It’s bad enough that gas stations now make you pay to inflate your own tires with air. But at least you’re getting what you paid for…air which does what it’s supposed to do and that is to keep your tires inflated.
Many car dealers are now charging customers to fill their tires with nitrogen instead of air. They tell you that nitrogen does not leak from your tires as quickly as air and this means that your tires will stay properly inflated longer before you must add more nitrogen (and pay the dealer for this). What the dealers don’t tell you is that the air that is already in your tires is mostly nitrogen anyway. In fact, 78% of the air we breathe is nitrogen. Oxygen represents only 12% of the air. The rest of air includes carbon dioxide and other inert gases. I’m not sure what the purity of the nitrogen is that they pump into your tires for $199 (this is not a typo…one hundred and ninety-nine dollars for filling four tires full of mainly air). But, you can be assured that the purity of the nitrogen is not 100% and is probably closer to the 78% that regular air consists of.
Even knowing all of the above, I have to admit that I was curious about whether or not nitrogen could prolong tire live and improve fuel economy because I knew that NASCAR drivers used nitrogen filled tires and I heard that Volvo’s came from the factory with nitrogen in their tires. I have a BS in Physics from the University of Florida and a Master of Science from Purdue and these kinds of things interest me. So, to find out for myself, my dealership conducted an experiment. We have a fleet of rental cars and we filled two tires of each car with pure nitrogen and 2 tires with regular air. Over the course of many weeks, we measured the pounds of inflation in the nitrogen and air-filled tires. There was no difference in the inflations of the nitrogen v. s. the air-filled tires. If there is no difference in the inflation, there can be no benefit from nitrogen of better gas mileage or fuel economy.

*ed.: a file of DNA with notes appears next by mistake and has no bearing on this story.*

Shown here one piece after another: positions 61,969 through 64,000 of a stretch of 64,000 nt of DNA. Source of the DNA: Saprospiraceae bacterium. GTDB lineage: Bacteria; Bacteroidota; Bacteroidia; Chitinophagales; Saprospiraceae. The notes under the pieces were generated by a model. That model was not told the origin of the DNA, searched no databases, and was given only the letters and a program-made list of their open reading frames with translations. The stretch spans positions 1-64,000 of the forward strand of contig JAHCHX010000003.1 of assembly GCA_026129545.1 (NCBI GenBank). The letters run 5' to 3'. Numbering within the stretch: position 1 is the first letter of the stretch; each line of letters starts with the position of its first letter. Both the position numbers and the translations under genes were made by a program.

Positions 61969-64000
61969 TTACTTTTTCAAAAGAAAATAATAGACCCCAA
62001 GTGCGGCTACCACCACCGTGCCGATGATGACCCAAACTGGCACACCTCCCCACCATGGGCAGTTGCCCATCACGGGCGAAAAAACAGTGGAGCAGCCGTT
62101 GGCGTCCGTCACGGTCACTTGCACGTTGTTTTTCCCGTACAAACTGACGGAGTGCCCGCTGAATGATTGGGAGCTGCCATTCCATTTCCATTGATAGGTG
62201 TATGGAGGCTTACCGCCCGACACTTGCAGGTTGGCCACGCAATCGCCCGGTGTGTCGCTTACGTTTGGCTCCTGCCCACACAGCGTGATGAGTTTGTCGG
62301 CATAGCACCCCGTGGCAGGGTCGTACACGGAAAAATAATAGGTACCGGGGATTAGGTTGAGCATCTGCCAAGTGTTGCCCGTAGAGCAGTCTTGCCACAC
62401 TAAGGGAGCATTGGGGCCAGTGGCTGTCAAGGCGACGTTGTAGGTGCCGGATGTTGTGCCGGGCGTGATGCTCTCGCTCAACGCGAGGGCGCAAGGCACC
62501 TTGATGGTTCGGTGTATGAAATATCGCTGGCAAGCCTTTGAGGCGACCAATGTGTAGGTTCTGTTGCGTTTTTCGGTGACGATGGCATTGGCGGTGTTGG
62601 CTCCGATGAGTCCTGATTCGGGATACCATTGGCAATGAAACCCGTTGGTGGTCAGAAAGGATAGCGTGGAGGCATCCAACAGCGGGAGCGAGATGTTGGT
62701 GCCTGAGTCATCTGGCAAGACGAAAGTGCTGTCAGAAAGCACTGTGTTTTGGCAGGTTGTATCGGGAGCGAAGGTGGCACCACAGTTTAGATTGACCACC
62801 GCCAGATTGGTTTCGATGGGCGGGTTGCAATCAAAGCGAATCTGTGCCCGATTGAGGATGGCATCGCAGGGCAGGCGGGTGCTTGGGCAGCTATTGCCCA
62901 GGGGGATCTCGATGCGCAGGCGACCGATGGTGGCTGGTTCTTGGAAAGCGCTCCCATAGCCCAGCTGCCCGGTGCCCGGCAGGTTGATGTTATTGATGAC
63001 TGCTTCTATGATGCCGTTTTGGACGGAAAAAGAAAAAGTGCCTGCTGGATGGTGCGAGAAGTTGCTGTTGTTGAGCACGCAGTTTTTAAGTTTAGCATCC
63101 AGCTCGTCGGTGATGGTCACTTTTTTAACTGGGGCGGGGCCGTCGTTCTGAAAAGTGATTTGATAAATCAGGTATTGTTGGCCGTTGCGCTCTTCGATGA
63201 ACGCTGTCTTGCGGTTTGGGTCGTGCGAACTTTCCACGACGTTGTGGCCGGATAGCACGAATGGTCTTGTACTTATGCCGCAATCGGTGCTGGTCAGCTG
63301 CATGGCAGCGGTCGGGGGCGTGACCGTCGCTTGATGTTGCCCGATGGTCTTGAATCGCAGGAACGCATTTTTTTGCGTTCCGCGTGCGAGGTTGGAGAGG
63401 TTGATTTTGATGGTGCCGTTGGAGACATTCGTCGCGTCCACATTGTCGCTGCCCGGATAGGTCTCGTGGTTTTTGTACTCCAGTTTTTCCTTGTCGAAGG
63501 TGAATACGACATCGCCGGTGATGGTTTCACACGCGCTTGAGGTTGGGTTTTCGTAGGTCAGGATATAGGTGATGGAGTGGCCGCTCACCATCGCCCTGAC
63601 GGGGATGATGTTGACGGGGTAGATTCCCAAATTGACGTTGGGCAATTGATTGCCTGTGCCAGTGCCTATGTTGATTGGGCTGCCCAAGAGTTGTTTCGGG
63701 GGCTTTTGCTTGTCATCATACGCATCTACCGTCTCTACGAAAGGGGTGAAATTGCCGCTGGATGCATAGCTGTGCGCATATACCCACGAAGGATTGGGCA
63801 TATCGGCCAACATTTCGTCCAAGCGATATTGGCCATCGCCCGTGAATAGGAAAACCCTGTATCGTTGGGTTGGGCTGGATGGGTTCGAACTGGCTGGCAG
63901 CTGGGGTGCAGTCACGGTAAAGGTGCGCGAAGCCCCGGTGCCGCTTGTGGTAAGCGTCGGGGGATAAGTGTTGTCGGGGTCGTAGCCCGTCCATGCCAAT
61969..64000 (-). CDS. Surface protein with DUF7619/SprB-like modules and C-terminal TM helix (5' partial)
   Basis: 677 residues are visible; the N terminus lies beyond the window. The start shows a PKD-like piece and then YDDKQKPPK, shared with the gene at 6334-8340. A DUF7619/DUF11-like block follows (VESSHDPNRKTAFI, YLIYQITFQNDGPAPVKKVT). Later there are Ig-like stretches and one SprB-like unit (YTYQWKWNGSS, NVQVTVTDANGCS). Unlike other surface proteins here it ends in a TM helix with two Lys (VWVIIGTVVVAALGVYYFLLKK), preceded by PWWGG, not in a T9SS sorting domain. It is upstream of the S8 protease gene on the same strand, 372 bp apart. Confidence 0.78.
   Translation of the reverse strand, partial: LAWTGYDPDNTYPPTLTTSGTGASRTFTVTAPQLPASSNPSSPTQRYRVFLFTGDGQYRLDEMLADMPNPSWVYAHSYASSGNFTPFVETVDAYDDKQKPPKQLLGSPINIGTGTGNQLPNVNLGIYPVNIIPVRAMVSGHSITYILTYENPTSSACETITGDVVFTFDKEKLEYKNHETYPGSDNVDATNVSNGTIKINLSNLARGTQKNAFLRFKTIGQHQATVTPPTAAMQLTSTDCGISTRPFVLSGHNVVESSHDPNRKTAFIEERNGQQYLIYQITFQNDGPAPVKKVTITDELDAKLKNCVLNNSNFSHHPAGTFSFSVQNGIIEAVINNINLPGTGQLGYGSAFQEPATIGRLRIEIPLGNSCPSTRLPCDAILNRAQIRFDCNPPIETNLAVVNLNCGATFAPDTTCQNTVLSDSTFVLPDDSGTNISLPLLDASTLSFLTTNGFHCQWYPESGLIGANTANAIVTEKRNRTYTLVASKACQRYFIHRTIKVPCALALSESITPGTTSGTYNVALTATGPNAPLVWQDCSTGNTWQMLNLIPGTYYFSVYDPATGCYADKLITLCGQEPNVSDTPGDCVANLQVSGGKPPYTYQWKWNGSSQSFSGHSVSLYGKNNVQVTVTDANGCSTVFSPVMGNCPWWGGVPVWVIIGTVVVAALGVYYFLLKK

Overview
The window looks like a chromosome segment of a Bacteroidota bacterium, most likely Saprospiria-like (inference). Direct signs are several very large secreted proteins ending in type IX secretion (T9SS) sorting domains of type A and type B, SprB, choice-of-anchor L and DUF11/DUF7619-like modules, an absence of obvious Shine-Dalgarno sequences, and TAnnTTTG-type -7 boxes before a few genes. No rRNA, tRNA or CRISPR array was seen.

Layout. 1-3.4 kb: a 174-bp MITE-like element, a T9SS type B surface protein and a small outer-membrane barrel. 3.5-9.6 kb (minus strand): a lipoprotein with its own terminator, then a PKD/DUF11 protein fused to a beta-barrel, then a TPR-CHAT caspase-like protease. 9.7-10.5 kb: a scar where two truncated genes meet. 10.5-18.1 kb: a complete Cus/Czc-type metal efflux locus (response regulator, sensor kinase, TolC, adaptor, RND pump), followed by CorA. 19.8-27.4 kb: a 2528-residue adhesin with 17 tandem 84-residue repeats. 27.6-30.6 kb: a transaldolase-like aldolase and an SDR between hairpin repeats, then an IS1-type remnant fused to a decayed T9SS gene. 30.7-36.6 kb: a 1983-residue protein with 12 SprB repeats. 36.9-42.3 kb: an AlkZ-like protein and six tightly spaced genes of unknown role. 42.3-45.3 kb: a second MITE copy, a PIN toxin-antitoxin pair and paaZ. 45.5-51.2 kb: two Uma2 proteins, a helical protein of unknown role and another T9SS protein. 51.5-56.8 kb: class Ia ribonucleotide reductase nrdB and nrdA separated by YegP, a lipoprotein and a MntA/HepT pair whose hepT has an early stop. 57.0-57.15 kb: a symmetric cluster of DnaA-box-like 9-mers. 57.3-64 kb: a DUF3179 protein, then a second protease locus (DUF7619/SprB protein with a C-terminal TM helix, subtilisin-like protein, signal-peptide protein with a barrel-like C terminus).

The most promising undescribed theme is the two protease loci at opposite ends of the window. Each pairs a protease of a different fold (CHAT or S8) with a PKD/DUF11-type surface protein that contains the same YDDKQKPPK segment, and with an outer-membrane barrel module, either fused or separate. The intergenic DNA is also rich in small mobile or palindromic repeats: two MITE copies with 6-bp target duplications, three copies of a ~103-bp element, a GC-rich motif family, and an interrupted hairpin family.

Consumer Reports also conducted a test on nitrogen in tires vs. air. The bought samples of virtually every tire sold in the USA, filled half with nitrogen and the other half with air. The let the tires sit for one year and then checked the air pressure vs the original. There was virtually no difference in air pressure. Consumer Reports conclusion was that nitrogen won’t hurt your tires, but you shouldn’t waste your money. Air is just as good.
You may have read my column last week, “Beware the Phony Monroney”. In that column I warned you about car dealers that add a window sticker designed to look exactly like the federally mandated Monroney sticker. This is where you should look for dealer installed accessories and additional dealer markups over MSRP. Often these accessories have a high price but a very low cost. In the case of nitrogen in four tires selling for $199, this is exactly the case. Since air is already 78% nitrogen, it costs virtually nothing to extract nitrogen from the air. To be generous, let’s say the dealer’s cost is $10 including labor. That is a 2000% markup when he charges $199.
Just when I thought I’d seen it all, I actually saw window stickers on a car today from another dealer who had actually modified the Monroney label to show nitrogen filled tires. To do this, the dealer actually had to remove the real Monroney label, make the modification showing the nitrogen tires, and re-paste the Monroney label to the window. Federal law requires that a Monroney label not be removed until the vehicle is delivered to the customer. It also requires that it not be modified. This new vehicle was one we had traded for from another dealer and still had the counterfeit Monroney and the modified real Monroney attached to the window. The modified Monroney looked so authentic, that one of my technicians and my service manager inquired of Toyota about the necessity of our carrying nitrogen tanks so that we could refill these tires with Nitrogen. If this could fool a Toyota dealer’s technicians and service manager, it might fool you too.
This dealer also had another charge added to the counterfeit Monroney sticker, a $4,995.00 “Market Value Adjustment”. Most prospective customers think that this is part of the manufacturer’s recommended retail price. They either end up paying too much money for the vehicle or think they are getting more for their trade-in or a bigger discount than they really are. It’s easy to allow someone an extra $5,000 on their trade-in when you have already marked the car up an extra $5,000 over sticker price.